CFA Chapter 13
The Edmund Chandler Sugar Plantation Myth
by Carol May, Reserach Director, Group 13
Last updated May 8, 2014
One of the persistent myths about Edmund Chandler, and there are many, is that he owned a sugar plantation in 1625 before he came to Plymouth. There are old books and stories on the Internet that perpetuate this. There were no colonists, nor was there sugar in the Barbados in 1625.
Barbados wasnt settled until 1627 according to the Barbados Department of Archives. Captain Henry Powell brought a group of colonists from England that year. After trying to grow other crops, sugar was tried. Small plots gave way to large plantations as time went on.
Edmund Chandler appeared in records in Leiden, Holland in 1613, when he was admitted for citizenship. He appeared again in Leiden records in 1615, 1619, 1623, and 1626. On July 31, 1628 he witnessed the Will of Catherine Edmonds, wife of William Cubitt. This document is also in the Leiden archives. The year that he arrived in Plymouth is not known, nor is the name of the ship on which he sailed. However, he was first recorded as a freeman in 1633 in Plymouth. At that time church membership was a requirement to be admitted as a freeman, according to The Genealogy of Edward Small, by Lora Altine Woodbury Underhill.
However, all myths start somewhere. Edmund died between May 2, 1662 when he made his Will and June 2, 1662 when the inventory of his estate was taken. His Will was proved June 4, 1662 (Plymouth Colony Probate, Book 2: pt. 2: 75, 76 as referred to in Small, see above) When he died, he bequeathed to his daughters, Sarah, Anna, and Mary three thousand and five hundred of sugar which belonges to mee at Barbadoes. Only the sugar was said to have been in Barbados, not the daughters also, as some have asserted.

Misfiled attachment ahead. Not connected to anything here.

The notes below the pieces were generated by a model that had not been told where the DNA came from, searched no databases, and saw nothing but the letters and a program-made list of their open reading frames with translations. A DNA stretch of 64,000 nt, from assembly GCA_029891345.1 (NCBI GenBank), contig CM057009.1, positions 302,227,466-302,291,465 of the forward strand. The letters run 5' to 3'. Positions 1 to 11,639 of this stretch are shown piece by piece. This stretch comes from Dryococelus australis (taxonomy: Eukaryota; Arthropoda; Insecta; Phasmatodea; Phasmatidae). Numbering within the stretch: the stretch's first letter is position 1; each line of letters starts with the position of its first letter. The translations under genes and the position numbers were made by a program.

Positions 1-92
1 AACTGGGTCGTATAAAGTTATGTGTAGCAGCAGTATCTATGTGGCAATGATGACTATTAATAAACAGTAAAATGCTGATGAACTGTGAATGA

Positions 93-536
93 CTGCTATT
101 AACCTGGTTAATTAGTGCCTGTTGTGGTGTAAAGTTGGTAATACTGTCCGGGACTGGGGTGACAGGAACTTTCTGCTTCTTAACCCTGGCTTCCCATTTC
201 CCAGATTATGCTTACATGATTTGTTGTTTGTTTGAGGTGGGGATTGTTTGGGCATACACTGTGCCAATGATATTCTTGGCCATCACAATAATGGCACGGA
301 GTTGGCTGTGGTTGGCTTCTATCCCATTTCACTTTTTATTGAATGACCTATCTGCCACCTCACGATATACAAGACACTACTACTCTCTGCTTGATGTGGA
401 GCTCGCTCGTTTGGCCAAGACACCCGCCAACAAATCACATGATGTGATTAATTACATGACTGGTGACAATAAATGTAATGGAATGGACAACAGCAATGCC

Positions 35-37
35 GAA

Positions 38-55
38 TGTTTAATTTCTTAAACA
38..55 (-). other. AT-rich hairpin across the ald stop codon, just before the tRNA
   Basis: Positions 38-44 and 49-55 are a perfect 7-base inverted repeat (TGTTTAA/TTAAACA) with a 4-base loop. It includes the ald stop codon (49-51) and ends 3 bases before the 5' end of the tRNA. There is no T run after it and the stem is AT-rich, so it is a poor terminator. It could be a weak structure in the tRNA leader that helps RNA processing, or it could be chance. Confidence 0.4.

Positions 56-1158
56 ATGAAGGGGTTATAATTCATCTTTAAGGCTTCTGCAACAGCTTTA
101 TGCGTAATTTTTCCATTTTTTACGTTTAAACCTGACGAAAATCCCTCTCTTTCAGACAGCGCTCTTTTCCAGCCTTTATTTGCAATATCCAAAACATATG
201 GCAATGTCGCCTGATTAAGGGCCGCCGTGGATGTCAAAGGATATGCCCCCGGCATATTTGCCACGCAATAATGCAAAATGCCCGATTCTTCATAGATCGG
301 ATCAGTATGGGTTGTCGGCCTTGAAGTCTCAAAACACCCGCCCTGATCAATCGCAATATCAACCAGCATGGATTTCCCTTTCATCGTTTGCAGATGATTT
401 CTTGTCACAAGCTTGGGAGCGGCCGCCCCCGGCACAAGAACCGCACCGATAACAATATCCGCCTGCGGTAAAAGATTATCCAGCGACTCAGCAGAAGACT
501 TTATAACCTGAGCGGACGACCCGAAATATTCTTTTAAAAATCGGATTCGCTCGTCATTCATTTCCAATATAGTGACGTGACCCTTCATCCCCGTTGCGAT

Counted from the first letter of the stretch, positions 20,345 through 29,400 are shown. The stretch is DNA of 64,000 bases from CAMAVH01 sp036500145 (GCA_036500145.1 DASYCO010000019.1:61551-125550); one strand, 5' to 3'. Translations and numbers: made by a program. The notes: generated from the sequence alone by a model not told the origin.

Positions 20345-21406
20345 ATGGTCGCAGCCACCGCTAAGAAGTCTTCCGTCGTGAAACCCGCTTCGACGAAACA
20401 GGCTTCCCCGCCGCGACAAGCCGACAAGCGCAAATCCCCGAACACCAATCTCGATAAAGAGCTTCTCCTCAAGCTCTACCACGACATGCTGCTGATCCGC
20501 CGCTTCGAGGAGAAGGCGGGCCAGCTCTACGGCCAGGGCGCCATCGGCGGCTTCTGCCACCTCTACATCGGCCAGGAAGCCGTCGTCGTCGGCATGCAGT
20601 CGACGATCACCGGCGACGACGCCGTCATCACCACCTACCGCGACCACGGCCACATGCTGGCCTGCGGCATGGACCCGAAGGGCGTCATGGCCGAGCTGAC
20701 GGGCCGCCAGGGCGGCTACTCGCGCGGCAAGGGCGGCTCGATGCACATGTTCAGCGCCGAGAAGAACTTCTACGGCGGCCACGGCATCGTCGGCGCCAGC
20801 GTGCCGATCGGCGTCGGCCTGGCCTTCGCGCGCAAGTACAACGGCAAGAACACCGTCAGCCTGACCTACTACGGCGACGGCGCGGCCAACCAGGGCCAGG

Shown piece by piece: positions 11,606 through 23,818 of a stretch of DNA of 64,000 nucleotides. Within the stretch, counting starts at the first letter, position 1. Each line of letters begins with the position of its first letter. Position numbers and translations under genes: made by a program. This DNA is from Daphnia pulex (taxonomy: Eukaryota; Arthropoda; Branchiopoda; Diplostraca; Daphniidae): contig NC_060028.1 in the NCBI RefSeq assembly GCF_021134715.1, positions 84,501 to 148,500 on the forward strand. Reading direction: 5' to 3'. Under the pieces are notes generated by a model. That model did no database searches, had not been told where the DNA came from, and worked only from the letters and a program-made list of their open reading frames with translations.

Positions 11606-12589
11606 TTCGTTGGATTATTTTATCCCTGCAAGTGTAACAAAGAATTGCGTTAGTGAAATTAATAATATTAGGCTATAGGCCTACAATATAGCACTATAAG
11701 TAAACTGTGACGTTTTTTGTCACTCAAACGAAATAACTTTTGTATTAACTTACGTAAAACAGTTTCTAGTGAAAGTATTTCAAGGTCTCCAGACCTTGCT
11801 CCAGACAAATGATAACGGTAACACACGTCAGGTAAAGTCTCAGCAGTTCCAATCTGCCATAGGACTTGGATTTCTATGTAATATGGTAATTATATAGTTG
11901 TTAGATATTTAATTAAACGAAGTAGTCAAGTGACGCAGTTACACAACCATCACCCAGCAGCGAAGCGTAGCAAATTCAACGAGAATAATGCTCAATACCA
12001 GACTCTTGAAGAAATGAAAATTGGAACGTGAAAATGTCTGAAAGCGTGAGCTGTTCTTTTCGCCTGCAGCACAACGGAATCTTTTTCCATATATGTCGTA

Edmund could have acquired the sugar in trade as sugar was used as money, or it could have something to do with his son John, who died about 10 years prior to his fathers death. Johns Will is in the Barbados archives and was proved July 11, 1653. We have a letter from the Barbados clerk in our archives that states that John was a planter, but that statement, which was erroneous, was later retracted in a subsequent letter from the Barbados. He probably died at sea as his Will was written shipboard. This is an abstracted version of his Will from the Barbados archives:
All my estate to Edmund Chandler my father, living at New Plimouth (sic) in New England, if father is dead to my brothers and sisters. Father to be Executor. Goods in ship Seaflower, Capt. Miles Canaton Commander; friend Lt. John Dixon is to see that goods get to father, brothers or sisters.
We do not know if Edmund had any other relatives go to Barbados. We havent found documentation. It has been asserted that Edmunds grandson, John, who lost his hand, went to Barbados. However, he was still not of age in 1687 when the Town of Duxbury, Massachusetts gave him 50 Acres of Land Provided that his Father shall have liberty to sell or other wise improve sd Lands for the benefit of the afore sd child (Town Records of Duxbury, (original) vol. 5:6 as referred to in Small, see above), so if he did go it would have had to have been after that.
From the Chronicle Barbados, Centre for Barbados Studies in History and Genealogy web site, four people named Chandler were found in Barbados records from 1630-1680, although the records are not complete. They were John Channdler, a servant from Bristol, Giles Chandler a servant who also sailed from Bristol. Richard Chandler, no further information given about his origins. Finally, Nicho. (Nicholas?) Chandler, who was listed as an owner of land or possessing hired servants. No further information given about his origins.
If anyone has any documented information about the sugar or any Chandler family connection to Barbados, let us know.